After the shootings, Brand's car was found parked at the dead-end side of Myrtle Drive, one street north of the Godfreys'. Taped to the driver's window was a handwritten note. ''Sorry if this is in the way -- started making a horrible knocking sound -- will come tow it soon.''

No one knows how long Brand was in the Godfreys' house. Police found a window ajar. There was a light in the hall closet, and Brand could have passed the time reading Tom Clancy's ''Op-Center'' thriller until the Godfreys returned around 11 p.m. Gerad found the book underneath the pillow after police finished their search. A water bottle nearby had Brand's fingerprints.

According to police, Brand left two messages on the answering machine. She talked about having put off buying a house and horse for years at Godfrey's request and suggested that Godfrey not keep Patti ''in the dark any longer.''

She wondered whether he was leading on both women and said she was surprised that he lied to her about taking his father-in-law to the doctor that day, because she had thought he never lied to her.

In her interview with police, Patti said that she and Glenn both figured the recording to be a ''programmed, planned message.''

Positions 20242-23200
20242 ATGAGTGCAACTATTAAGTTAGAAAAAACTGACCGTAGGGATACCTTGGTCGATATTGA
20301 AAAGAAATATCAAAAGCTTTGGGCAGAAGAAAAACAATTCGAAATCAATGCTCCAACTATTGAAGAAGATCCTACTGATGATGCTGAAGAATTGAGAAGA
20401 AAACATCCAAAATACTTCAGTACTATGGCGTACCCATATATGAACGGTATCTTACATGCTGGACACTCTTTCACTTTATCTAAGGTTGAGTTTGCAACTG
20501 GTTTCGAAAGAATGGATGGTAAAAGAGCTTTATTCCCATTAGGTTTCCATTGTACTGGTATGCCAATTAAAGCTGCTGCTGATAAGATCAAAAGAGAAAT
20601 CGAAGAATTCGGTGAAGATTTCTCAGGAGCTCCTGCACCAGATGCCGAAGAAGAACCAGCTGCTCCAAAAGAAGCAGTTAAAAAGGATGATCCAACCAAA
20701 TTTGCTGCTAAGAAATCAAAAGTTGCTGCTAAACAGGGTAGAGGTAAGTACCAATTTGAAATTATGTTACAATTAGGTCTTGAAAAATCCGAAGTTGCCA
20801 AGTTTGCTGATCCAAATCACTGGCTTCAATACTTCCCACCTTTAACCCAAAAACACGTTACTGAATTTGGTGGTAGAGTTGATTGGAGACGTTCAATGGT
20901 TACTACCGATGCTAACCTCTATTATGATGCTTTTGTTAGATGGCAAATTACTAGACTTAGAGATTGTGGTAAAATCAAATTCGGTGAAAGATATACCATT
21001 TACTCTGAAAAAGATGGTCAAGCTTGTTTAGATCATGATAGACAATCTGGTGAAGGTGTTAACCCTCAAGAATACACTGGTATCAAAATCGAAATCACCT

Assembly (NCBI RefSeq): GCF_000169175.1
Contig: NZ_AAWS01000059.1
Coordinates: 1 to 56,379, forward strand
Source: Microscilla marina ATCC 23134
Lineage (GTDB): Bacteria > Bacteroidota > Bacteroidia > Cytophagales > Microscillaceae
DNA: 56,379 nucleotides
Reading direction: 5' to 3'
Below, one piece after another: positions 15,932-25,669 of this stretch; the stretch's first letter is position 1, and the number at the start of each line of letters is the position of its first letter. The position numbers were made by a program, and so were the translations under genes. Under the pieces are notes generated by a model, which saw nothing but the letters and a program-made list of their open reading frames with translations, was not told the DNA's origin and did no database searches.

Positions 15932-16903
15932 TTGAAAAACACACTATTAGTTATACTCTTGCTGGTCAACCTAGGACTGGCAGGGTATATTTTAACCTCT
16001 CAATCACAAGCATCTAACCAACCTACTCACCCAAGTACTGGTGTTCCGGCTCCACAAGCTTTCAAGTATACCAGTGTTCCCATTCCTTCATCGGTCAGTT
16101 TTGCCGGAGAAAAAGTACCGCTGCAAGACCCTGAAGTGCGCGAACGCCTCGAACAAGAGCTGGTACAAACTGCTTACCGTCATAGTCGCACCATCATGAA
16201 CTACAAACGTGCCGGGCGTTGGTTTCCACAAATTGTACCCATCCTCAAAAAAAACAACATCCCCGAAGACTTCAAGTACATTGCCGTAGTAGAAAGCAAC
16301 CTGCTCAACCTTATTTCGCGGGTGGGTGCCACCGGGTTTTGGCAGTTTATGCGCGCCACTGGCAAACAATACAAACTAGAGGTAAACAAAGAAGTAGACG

Patti and Glenn moved to the living room, half a flight of steps up from the hall closet, and spent more than an hour talking about the recording and their lives, she told police. ''He admitted he was trying to break off with this person since like January, February.''

Patti went to the bathroom. Glenn went downstairs. Patti came back to the couch. She heard two shots. Up the stairs came Brand, who sat down in Patti's pink chair.

''Hello, Patti,'' Brand said.

It was the first time Patti had seen her up close, she told police.

Brand had Godfrey's gun in her lap. Patti said Brand was stroking the barrel ''like it was a baby or a puppy.''

Still believing her husband might be alive, Patti told Brand, '''You just get out of here. Let me go get help for him, please.' She says, 'No.' She says, 'We're all going to burn in hell.'''

As Patti prayed, ''she says, 'If I can't have him, nobody can have him.' I'm praying, and she says, 'Hurry up with your prayers.'''

After about a minute, Patti decided she'd had enough and rose to call for help.

''I'll see you in hell,'' Brand said, then started shooting, Patti recalled.

After Patti was hit with four shots, the gun stopped firing but Brand kept pulling the trigger.

Patti saw Brand reach into her shirt, then watched Brand's expression change dramatically as she picked up the phone.

''She's saying: 'No, Patti, no. No, Patti, no.' I totally ignored her.''

Patti dialed 911. Brand left in panic. While Patti was talking to police, she heard more shots -- several fired into her husband, and then the suicide. When police entered the house about 45 minutes later, the gun was resting on Brand's belly.

Later, during the autopsy, the medical examiner found two unspent rounds in her black sports bra and Patti's credit card in one of her loafers.